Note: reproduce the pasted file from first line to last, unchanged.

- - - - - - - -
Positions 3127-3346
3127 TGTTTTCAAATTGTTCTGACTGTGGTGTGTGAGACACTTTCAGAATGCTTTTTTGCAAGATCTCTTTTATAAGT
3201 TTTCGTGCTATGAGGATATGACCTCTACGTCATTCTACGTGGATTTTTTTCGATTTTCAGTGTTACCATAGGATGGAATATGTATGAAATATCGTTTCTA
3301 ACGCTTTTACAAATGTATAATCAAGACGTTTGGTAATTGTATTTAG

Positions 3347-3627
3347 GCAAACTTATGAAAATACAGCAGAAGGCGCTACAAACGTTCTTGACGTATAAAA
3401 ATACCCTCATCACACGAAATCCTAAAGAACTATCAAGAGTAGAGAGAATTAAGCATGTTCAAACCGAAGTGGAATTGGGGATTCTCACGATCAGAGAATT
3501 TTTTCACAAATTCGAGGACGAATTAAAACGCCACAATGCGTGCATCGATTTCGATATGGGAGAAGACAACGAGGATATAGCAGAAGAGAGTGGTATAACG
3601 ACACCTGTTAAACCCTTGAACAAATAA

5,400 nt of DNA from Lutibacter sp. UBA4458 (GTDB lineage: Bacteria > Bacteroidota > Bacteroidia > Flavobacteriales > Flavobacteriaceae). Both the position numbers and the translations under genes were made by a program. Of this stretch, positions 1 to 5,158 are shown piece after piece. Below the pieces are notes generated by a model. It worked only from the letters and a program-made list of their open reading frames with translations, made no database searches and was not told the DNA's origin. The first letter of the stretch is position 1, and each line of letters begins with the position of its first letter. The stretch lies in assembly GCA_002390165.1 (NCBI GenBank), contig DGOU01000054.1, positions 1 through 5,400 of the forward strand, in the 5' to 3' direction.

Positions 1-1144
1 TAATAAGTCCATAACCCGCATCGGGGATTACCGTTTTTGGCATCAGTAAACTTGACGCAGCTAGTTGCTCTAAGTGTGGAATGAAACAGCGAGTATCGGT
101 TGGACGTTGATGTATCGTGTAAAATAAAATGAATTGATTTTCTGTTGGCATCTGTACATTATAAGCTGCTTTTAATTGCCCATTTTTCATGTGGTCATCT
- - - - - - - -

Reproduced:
Positions 3127-3346
3127 TGTTTTCAAATTGTTCTGACTGTGGTGTGTGAGACACTTTCAGAATGCTTTTTTGCAAGATCTCTTTTATAAGT
3201 TTTCGTGCTATGAGGATATGACCTCTACGTCATTCTACGTGGATTTTTTTCGATTTTCAGTGTTACCATAGGATGGAATATGTATGAAATATCGTTTCTA
3301 ACGCTTTTACAAATGTATAATCAAGACGTTTGGTAATTGTATTTAG

Positions 3347-3627
3347 GCAAACTTATGAAAATACAGCAGAAGGCGCTACAAACGTTCTTGACGTATAAAA
3401 ATACCCTCATCACACGAAATCCTAAAGAACTATCAAGAGTAGAGAGAATTAAGCATGTTCAAACCGAAGTGGAATTGGGGATTCTCACGATCAGAGAATT
3501 TTTTCACAAATTCGAGGACGAATTAAAACGCCACAATGCGTGCATCGATTTCGATATGGGAGAAGACAACGAGGATATAGCAGAAGAGAGTGGTATAACG
3601 ACACCTGTTAAACCCTTGAACAAATAA

5,400 nt of DNA from Lutibacter sp. UBA4458 (GTDB lineage: Bacteria > Bacteroidota > Bacteroidia > Flavobacteriales > Flavobacteriaceae). Both the position numbers and the translations under genes were made by a program. Of this stretch, positions 1 to 5,158 are shown piece after piece. Below the pieces are notes generated by a model. It worked only from the letters and a program-made list of their open reading frames with translations, made no database searches and was not told the DNA's origin. The first letter of the stretch is position 1, and each line of letters begins with the position of its first letter. The stretch lies in assembly GCA_002390165.1 (NCBI GenBank), contig DGOU01000054.1, positions 1 through 5,400 of the forward strand, in the 5' to 3' direction.

Positions 1-1144
1 TAATAAGTCCATAACCCGCATCGGGGATTACCGTTTTTGGCATCAGTAAACTTGACGCAGCTAGTTGCTCTAAGTGTGGAATGAAACAGCGAGTATCGGT
101 TGGACGTTGATGTATCGTGTAAAATAAAATGAATTGATTTTCTGTTGGCATCTGTACATTATAAGCTGCTTTTAATTGCCCATTTTTCATGTGGTCATCT